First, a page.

Tulsaâ€™s police chief is on paid administrative leave after an announcement Monday morning by Mayor Bill LaFortune, which he says Police Chief Dave Been withheld a vital report that harshly criticized the police departmentâ€™s Special Operations Team.
The mayor says Been asked for a special review of the TPD SWAT team and got the report, all without his knowledge. Mayor LaFortune now says he'll appoint someone to do an independent review of the chief's actions, then make a final decision on Been's job. For now, Deputy Chief Bill Wells is the acting chief.
The real question is why did the department need to hire an outside expert to review the SWAT team? The report has not been released to the public, but News on 6 crime reporter Lori Fullbright has been investigating and says it's all about the SWAT team's tactics and whether those actions put officers or citizens at risk.
Sources say the first incident was on July 16th, 1999 at 1708 South College. The SWAT team responded to a call of a suicidal man. At the time, Tulsa Police told us the man waved the gun around and shot himself once, and officers shot him twice. Sources say there was concern over tactics because one officer shot the man after he was dead.
Sources say the next incident was on September 23, 2003 at 2853 East Admiral Place. Records show a standoff occurred because a man was shooting at his neighbors and even fired at officers. He surrendered 10 hours later. Sources say there was some concern over why it took so long to resolve, however, mental health professionals praised police for their patience.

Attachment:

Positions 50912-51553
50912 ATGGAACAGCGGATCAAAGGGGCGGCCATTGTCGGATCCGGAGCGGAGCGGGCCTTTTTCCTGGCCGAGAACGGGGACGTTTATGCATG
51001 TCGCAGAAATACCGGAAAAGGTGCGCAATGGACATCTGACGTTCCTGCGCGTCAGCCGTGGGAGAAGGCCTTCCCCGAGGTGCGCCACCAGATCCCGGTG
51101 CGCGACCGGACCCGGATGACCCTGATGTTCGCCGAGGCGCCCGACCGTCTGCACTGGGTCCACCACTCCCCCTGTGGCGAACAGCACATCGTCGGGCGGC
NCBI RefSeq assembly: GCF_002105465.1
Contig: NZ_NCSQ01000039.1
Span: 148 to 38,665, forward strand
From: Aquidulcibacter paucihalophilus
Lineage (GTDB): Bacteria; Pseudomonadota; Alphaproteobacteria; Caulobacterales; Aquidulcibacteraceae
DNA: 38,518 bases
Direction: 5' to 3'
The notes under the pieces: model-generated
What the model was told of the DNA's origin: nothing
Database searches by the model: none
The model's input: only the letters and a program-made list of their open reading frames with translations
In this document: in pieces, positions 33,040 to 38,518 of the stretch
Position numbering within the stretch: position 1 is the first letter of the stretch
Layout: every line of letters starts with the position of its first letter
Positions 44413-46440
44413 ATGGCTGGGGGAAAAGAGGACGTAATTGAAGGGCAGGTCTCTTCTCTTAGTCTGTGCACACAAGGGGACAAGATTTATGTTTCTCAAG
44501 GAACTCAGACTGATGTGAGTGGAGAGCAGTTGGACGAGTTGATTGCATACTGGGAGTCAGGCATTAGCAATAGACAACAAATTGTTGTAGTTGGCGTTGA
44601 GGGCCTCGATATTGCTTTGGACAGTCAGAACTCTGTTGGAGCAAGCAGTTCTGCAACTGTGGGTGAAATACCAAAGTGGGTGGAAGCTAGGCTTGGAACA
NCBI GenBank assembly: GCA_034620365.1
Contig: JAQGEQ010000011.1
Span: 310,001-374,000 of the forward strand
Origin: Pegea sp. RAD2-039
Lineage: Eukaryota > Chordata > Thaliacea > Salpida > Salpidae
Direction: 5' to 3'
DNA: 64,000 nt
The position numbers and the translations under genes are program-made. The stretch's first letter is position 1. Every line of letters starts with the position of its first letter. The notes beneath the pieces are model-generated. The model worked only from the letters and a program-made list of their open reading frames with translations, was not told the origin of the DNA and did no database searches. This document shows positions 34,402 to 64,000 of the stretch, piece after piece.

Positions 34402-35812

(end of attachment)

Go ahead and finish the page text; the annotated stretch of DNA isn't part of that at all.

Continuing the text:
Sources say the third incident was July 27th, 2005 at 6108 South Trenton. Officers got into a standoff when they believed a suspect was inside the house, but, later discovered he was not there. Sources say there was concern officers were put at risk by making entry through a window rather than deploying tear gas.
Sources say the next incident was on September 6th, 2005 at 1708 East First. Records show a robbery suspect took people hostage inside a McDonalds. SWAT convinced him to let the employees go, however, the suspect came out with them, pretending to be an employee. He didn't fool officers and they arrested him. Sources say there was concern because an officer accidentally fired a round from his gun. Tulsa Police say it was a weapon malfunction.
Sources say the final incident was a standoff on October 30th, 2005 at 29 North Lakewood. Records show a man held a woman and two children hostage and shot the woman many times. Tulsa Police got the hostages out, and then shot the man in the arm.
Sources tell the News on 6, there were concerns because officers fired many rounds, some of them, through a wall. There are allegations an officer returned to the scene and may have tampered with evidence.
Based on the preliminary report from the expert, Chief Been had already accepted the resignation of the SWAT captain and appointed a replacement. And more resignations are expected this week. Also, the SWAT team leaders have done a report, disputing some of the experts' findings.
People should know the SWAT team has 40 officers, three paramedics and 10 negotiators and this report names only a few.